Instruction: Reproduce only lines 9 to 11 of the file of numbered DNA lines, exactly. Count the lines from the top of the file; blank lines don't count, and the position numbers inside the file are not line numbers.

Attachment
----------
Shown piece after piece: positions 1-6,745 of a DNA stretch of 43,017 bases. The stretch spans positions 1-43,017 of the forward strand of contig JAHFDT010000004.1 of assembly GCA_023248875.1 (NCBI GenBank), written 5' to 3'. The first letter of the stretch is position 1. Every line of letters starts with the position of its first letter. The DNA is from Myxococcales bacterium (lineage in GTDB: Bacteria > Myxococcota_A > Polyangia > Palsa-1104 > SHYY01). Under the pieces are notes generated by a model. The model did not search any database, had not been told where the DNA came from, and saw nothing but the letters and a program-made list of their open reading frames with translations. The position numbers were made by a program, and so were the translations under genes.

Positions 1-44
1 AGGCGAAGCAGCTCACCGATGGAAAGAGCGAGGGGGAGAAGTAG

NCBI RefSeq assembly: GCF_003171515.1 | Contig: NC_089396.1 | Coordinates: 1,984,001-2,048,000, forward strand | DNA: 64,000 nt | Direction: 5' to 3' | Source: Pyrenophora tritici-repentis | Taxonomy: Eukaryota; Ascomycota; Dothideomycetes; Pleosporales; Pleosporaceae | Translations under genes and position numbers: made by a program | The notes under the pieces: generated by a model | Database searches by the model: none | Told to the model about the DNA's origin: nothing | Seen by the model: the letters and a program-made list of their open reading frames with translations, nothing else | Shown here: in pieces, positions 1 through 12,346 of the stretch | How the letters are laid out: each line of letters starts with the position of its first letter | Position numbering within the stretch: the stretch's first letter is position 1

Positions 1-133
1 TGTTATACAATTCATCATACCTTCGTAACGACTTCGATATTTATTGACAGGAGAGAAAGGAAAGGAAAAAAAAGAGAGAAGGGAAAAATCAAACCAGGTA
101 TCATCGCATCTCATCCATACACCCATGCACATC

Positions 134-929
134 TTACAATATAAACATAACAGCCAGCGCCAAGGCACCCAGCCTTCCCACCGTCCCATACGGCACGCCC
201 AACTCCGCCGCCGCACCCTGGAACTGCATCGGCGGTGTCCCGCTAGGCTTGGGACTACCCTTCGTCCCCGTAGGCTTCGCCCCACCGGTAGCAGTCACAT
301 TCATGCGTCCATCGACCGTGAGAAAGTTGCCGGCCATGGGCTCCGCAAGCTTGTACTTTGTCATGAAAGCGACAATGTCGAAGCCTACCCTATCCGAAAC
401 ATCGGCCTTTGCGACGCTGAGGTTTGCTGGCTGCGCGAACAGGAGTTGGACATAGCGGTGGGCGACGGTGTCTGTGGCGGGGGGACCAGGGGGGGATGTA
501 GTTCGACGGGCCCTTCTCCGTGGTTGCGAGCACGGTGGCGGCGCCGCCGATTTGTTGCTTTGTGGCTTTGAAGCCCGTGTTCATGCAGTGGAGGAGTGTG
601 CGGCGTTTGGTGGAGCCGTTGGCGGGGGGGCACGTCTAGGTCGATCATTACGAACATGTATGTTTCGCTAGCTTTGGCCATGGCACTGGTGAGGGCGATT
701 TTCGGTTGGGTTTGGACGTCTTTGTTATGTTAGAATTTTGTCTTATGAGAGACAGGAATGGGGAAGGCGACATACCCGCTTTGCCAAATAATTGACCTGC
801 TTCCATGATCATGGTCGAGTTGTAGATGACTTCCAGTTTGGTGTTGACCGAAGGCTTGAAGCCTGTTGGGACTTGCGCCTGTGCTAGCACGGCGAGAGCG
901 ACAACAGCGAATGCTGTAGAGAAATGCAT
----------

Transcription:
134 TTACAATATAAACATAACAGCCAGCGCCAAGGCACCCAGCCTTCCCACCGTCCCATACGGCACGCCC
201 AACTCCGCCGCCGCACCCTGGAACTGCATCGGCGGTGTCCCGCTAGGCTTGGGACTACCCTTCGTCCCCGTAGGCTTCGCCCCACCGGTAGCAGTCACAT
301 TCATGCGTCCATCGACCGTGAGAAAGTTGCCGGCCATGGGCTCCGCAAGCTTGTACTTTGTCATGAAAGCGACAATGTCGAAGCCTACCCTATCCGAAAC